Forestry | Ecotrope

Portland, Seattle Rank Top 10 For Urban Trees

Ecotrope | Feb. 5, 2013 3:28 a.m. | Updated: Feb. 19, 2013 1:26 p.m.

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In a national ranking of the best cities for urban trees, Portland got points for the 5,100 acres of Forest Park, the Hoyt Arboretum and the waterfront park in place of a former freeway along the Willamette River. About 30 percent of the city is covered by an urban tree canopy, according to the American Forests report.

In a national ranking of the best cities for urban trees, Portland got points for the 5,100 acres of Forest Park, the Hoyt Arboretum and the waterfront park in place of a former freeway along the Willamette River. About 30 percent of the city is covered by an urban tree canopy, according to the American Forests report.

Surprise, surprise: Portland made the American Forests list of the top 10 U.S. cities for urban trees.

The forest conservation group recognized the city for turning a former freeway into the Tom McCall Waterfront Park, for depaving parking lots and filling them with greenery, for maintaining the 5,100 acres of Forest Park and the hundreds of species of trees and shrubs at Hoyt Arboretum. Unlike most cities in the country, the group found, Portland’s urban canopy has been growing in recent years.

The rankings were based based on public involvement in the urban forest, public access to trees and green spaces, city planning, knowledge and management of the urban forest, as well as the overall health of city trees. The top 10 cities are: Austin, Charlotte, Denver, Milwaukee, Minneapolis, New York, Sacramento, Seattle and Washington, D.C.

Seattle got points for preserving an old growth forest, for turning a crude oil plant into Gas Works Park, and for preserving hundreds of species at Green Lake Park. The city of Seattle did an analysis of its urban forest to determine where trees can be planted and which species would be best.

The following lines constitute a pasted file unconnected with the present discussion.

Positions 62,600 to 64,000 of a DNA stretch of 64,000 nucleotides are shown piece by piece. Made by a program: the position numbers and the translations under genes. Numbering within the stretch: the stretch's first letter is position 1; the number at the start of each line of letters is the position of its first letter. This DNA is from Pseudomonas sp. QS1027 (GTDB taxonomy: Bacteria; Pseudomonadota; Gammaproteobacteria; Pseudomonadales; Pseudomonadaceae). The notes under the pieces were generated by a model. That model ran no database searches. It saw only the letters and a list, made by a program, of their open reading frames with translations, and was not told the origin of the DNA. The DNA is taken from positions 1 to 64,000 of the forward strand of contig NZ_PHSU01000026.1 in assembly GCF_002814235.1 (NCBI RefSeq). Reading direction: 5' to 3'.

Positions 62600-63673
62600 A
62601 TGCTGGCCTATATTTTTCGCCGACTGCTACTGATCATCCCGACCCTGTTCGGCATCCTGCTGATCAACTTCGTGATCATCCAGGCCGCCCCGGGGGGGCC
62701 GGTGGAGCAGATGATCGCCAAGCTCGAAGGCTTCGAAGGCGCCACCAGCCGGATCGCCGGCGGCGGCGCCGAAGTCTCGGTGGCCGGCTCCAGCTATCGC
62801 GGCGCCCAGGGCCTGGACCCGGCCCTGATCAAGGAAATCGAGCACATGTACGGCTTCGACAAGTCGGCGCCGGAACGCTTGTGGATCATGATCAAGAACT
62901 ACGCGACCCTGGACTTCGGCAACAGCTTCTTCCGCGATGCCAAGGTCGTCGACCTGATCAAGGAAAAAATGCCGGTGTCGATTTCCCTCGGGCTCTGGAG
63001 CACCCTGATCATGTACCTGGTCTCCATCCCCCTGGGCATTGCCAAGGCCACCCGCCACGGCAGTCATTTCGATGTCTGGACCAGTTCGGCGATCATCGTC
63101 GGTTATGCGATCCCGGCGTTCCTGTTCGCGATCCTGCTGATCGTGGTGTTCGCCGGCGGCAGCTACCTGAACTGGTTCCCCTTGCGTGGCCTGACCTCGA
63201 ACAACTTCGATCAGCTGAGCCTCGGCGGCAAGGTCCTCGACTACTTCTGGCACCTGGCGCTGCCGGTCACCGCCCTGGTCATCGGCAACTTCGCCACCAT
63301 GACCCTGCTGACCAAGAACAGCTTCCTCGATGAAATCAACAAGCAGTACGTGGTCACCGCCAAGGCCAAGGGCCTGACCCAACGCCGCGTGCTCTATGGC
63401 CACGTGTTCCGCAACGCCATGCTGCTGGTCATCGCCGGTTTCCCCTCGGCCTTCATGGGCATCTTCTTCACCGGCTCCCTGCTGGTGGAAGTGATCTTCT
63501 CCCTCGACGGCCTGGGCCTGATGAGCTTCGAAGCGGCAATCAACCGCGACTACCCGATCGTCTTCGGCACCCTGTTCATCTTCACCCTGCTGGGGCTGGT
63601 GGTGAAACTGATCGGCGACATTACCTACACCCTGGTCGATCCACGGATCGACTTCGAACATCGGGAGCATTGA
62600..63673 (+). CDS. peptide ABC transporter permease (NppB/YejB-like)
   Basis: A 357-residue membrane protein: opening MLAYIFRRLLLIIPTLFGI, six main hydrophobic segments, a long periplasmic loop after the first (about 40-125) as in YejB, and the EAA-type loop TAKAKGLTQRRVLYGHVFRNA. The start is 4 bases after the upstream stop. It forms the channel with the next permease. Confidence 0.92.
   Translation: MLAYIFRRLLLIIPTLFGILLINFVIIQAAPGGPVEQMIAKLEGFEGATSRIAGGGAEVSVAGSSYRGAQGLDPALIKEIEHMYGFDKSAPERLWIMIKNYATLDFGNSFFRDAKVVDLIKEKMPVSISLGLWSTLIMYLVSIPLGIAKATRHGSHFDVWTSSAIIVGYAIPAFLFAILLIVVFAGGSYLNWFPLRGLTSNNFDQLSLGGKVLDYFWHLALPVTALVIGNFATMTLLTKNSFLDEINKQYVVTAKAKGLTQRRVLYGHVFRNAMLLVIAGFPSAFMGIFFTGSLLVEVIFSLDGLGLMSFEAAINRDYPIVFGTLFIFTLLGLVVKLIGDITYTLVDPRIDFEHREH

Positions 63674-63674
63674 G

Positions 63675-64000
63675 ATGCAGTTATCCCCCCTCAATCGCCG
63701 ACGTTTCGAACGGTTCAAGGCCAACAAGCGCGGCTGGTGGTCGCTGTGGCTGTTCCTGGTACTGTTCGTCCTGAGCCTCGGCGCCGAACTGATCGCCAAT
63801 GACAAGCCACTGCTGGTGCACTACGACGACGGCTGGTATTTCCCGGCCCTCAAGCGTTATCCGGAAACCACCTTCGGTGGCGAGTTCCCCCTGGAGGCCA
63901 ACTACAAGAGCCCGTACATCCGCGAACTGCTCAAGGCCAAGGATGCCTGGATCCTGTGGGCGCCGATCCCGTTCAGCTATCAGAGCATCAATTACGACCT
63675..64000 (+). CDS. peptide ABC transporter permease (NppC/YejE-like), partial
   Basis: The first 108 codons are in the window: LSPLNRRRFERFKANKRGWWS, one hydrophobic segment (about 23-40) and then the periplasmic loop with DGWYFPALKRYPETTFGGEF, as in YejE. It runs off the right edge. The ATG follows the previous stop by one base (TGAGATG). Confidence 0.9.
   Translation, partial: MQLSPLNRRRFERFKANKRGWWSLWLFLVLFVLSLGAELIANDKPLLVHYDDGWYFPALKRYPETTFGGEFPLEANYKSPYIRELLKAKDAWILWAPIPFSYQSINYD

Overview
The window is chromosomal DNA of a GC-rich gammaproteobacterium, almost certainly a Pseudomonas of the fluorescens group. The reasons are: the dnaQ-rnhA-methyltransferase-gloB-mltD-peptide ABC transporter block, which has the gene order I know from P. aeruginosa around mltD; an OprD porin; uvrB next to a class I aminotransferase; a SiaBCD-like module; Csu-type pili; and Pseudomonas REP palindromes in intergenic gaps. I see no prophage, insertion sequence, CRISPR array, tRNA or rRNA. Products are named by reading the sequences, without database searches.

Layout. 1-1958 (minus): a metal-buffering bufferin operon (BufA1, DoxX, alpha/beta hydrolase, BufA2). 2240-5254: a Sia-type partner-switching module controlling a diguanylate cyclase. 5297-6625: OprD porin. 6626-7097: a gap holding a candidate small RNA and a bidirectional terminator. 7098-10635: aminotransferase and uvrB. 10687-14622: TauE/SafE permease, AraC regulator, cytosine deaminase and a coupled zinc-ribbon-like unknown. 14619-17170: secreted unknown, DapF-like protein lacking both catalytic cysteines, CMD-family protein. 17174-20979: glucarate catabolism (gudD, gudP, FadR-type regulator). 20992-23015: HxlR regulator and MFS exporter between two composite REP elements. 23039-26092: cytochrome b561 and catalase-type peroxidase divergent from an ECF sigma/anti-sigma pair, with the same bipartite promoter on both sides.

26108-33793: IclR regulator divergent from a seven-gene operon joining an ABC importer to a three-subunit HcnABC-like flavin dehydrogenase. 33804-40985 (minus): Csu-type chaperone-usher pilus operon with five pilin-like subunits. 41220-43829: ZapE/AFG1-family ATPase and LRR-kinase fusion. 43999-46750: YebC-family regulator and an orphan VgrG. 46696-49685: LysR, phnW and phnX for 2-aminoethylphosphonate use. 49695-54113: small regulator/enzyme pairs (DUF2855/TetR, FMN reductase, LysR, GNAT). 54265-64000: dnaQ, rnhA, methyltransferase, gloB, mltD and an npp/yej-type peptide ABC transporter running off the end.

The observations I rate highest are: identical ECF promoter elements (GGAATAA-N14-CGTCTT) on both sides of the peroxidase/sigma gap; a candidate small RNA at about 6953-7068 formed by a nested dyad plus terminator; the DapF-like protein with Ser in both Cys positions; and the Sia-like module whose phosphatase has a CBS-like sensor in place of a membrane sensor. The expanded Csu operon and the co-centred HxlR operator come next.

Studies show trees reduce energy bills for homeowners, soak up storm water runoff, mitigate pollution and even reduce crime.

Studies show trees reduce energy bills for homeowners, soak up storm water runoff, mitigate pollution and even reduce crime.

By comparison, Portland’s urban forest canopy covers about 30 percent of the city while Seattle’s covers 23 percent, according to the American Forests rankings. But Seattle is home to an estimated 4.35 million trees to Portland’s 1.4 million.

The report says Portland’s trees cost around $6.5 million a year to maintain, but they provide nearly $27 million in benefits – including the removal of 2 million pounds of pollutants and 53 million pounds of carbon from the air.

For more context on the virtues of urban trees, check out the city of Portland’s arsenal of research. Studies show city trees attract tourists, spur consumer spending, raise property values, reduce heating and cooling costs in houses and buildings, lower greenhouse gas levels and mitigate storm water pollution.

They’ve even been tied to lower crime rates.

Of course, they can also clog up the sewers in the rainy season, which leads to flooded streets. Then again, some say the trees aren’t the ones to blame for that.

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